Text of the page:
It's a good thing Kyle Singler isn't a typical rookie. Spending a year overseas before coming to the Pistons helped him adjust to becoming a starter at two different positions. He has started 42 games for the Pistons. He replaced an injured Rodney Stuckey at shooting guard early in the season and stayed in the lineup when Stuckey volunteered to come off the bench. When Tayshaun Prince was traded to Memphis last week, Singler assumed the small forward duties: his more natural position at 6-feet-8 and 230 pounds. He tied his season high with 40 minutes against the Lakers and Kobe Bryant in Sunday's 98-97 loss, and got a thumbs-up from coach Lawrence Frank against one of the greatest shooting guards in league history. Singler scored 12 points against the Brooklyn Nets in Wednesday's 93-90 loss. Entering the contest, he averaged 8.8 points per game as a starter. Off the bench, he averaged 7.9 points in eight games. Entering Wednesday, Singler ranked first among rookies in three-point shooting (38.5%), sixth in scoring (8.7) and tied for seventh in rebounds (3.9) while playing 28 minutes per game. "He has had a very good rookie campaign," Frank said. "Very solid, follows the game plan, stays within himself, stays within the system, plays to his strengths. I think he's a good player, and he's only going to get better. "I think the four years at Duke, first, then going overseas and playing professional basketball. It's in his DNA. When you're the same guy every day that's a talent. The reliability, the availability, those are all part of the talent code here." The Pistons don't run plays for Singler, so he scores because he either gets open or makes a play for himself in transition.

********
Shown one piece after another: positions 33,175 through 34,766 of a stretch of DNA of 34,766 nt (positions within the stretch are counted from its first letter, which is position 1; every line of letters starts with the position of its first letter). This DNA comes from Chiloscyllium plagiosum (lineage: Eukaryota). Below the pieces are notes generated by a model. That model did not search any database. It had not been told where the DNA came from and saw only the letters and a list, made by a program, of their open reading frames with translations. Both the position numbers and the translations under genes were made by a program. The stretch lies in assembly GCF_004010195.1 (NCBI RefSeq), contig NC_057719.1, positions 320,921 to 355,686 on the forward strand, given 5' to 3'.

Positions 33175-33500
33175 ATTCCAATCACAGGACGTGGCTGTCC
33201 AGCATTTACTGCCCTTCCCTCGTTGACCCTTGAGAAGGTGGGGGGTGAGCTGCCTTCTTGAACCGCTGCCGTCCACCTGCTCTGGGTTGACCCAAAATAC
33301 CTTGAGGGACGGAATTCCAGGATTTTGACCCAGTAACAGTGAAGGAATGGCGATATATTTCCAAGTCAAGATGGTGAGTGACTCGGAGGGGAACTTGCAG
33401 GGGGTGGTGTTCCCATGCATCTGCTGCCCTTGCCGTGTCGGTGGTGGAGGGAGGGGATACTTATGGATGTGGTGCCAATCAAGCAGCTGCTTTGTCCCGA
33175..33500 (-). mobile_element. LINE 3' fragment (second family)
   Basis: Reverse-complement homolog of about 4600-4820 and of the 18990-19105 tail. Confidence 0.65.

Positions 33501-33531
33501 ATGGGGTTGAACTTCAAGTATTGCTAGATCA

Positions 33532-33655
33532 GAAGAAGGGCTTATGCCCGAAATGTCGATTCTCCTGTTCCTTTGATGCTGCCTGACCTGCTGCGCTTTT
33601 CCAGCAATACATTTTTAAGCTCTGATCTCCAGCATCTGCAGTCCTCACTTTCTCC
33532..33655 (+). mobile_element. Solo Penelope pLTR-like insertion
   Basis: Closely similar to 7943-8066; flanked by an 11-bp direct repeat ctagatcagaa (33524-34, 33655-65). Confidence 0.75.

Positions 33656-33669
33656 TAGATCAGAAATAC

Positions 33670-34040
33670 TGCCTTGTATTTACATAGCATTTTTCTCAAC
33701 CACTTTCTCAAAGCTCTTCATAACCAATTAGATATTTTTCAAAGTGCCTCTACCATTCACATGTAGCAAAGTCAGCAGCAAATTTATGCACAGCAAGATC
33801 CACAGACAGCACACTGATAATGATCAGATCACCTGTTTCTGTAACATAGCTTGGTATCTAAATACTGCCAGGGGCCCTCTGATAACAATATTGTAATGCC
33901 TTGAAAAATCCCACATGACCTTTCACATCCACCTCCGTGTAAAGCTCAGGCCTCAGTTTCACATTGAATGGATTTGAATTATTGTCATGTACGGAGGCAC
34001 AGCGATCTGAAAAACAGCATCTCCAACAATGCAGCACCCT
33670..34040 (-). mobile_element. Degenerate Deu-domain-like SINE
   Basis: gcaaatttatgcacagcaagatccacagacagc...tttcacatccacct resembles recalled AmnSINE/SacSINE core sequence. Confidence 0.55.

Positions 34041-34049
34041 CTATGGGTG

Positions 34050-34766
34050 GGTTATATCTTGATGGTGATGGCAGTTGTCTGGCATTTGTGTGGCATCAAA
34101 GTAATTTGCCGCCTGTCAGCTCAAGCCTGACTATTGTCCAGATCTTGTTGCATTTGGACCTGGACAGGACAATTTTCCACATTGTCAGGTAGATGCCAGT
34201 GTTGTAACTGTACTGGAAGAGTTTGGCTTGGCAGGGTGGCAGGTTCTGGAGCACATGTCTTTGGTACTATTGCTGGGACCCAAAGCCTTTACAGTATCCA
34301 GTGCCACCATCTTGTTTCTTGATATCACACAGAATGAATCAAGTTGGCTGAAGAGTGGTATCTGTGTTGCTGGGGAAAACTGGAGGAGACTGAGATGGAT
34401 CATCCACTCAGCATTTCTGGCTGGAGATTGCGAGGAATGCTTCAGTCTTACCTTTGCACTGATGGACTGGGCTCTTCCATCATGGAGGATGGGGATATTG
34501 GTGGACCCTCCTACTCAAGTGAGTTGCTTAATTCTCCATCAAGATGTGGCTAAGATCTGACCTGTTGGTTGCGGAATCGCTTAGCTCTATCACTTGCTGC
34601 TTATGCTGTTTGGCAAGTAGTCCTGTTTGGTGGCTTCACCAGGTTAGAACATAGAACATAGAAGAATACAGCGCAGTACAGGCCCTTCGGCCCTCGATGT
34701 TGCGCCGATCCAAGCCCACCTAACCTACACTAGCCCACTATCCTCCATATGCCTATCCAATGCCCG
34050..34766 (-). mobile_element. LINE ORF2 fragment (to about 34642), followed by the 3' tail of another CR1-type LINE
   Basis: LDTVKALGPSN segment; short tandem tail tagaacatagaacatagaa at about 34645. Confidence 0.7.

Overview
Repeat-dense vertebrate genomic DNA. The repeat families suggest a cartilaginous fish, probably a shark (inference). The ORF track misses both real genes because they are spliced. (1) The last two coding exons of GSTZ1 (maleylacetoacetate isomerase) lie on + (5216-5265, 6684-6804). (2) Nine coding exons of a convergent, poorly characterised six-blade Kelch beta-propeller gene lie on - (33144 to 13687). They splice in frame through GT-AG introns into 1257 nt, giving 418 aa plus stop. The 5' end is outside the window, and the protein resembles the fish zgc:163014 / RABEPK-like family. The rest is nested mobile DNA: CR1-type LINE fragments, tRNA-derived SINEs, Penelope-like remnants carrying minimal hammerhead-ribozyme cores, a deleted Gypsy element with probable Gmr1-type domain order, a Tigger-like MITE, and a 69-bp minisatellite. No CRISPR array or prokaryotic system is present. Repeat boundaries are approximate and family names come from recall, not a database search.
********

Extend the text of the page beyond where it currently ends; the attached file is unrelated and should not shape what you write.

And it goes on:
Pistons' Kyle Singler succeeding in multiple roles
Detroit Free Press | Feb 7